One of the most striking effects of the pandemic in New York was the outbound movement from Manhattan to less crowded suburban neighborhoods and the subsequent boom of the suburban real estate market. Real estate in the city and suburbs seemed to be a zero sum game.
“This outbound pattern created the idea that the suburbs had their day at the cities’ expense, and that cities were over,” said Jonathan Miller, of Miller Samuel, the appraisal company. “As it turns out, the assumption that there’s a binary relationship between city and suburbs isn’t quite right, as measured by sales activity.”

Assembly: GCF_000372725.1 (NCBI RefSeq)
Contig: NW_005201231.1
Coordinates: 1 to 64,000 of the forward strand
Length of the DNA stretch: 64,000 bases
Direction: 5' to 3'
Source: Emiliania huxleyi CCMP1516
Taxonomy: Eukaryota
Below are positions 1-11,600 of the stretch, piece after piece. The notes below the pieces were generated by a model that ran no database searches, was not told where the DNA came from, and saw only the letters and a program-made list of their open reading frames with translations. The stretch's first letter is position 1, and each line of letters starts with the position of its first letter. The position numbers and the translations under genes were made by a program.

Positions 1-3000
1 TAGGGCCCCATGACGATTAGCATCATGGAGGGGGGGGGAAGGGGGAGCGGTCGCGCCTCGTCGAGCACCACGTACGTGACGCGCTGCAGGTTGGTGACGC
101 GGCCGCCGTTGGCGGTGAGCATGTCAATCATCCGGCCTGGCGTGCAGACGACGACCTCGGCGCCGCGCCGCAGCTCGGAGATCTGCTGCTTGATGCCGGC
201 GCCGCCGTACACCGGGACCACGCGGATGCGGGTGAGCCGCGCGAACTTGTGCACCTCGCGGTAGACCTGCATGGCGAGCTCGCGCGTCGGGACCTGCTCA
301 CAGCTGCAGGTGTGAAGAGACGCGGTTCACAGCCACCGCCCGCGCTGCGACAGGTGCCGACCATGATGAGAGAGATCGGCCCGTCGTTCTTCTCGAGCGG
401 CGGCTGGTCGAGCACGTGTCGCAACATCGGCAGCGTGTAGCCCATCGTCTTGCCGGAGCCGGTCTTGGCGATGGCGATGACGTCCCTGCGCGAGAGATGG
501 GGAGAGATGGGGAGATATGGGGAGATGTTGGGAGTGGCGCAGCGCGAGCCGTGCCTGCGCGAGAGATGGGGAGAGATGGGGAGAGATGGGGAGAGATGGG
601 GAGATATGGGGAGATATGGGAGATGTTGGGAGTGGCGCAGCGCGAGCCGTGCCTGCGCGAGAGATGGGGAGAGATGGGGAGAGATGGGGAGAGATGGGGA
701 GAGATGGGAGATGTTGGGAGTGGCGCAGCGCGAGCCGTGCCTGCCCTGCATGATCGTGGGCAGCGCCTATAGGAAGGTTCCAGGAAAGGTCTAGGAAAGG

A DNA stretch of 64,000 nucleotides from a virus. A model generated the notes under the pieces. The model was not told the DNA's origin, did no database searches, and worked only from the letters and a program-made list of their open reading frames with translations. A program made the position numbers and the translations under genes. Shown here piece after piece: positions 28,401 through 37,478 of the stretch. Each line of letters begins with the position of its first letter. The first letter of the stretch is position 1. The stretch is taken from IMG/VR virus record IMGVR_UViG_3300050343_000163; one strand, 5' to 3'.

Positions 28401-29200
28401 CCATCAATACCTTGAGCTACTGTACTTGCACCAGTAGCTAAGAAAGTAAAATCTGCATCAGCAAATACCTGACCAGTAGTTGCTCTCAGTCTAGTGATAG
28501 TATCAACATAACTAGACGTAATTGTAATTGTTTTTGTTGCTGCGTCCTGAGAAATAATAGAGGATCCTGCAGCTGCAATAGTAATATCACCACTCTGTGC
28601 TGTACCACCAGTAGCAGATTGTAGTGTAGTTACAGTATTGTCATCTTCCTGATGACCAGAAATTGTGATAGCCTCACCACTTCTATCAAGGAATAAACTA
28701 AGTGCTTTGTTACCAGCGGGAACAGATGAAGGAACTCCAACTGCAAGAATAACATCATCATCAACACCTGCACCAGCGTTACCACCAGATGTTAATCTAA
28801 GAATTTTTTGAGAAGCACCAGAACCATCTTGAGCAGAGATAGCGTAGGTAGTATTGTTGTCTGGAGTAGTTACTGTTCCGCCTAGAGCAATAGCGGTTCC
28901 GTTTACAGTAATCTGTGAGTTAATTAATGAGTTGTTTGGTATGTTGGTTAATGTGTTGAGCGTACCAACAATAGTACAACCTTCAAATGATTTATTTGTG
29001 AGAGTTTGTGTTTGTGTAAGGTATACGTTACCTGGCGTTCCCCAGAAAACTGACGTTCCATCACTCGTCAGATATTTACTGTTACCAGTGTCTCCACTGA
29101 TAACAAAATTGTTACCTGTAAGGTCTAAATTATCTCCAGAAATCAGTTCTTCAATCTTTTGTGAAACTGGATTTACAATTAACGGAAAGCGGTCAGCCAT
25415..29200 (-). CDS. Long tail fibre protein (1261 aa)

Mr. Miller contributed data for this week’s chart, which provides a timeline of sales activity in Manhattan and the suburban county of Westchester, where activity is representative of that in other New York City suburbs.
By the end of the second quarter of 2020 — a couple of months into the pandemic market — sales in Manhattan had…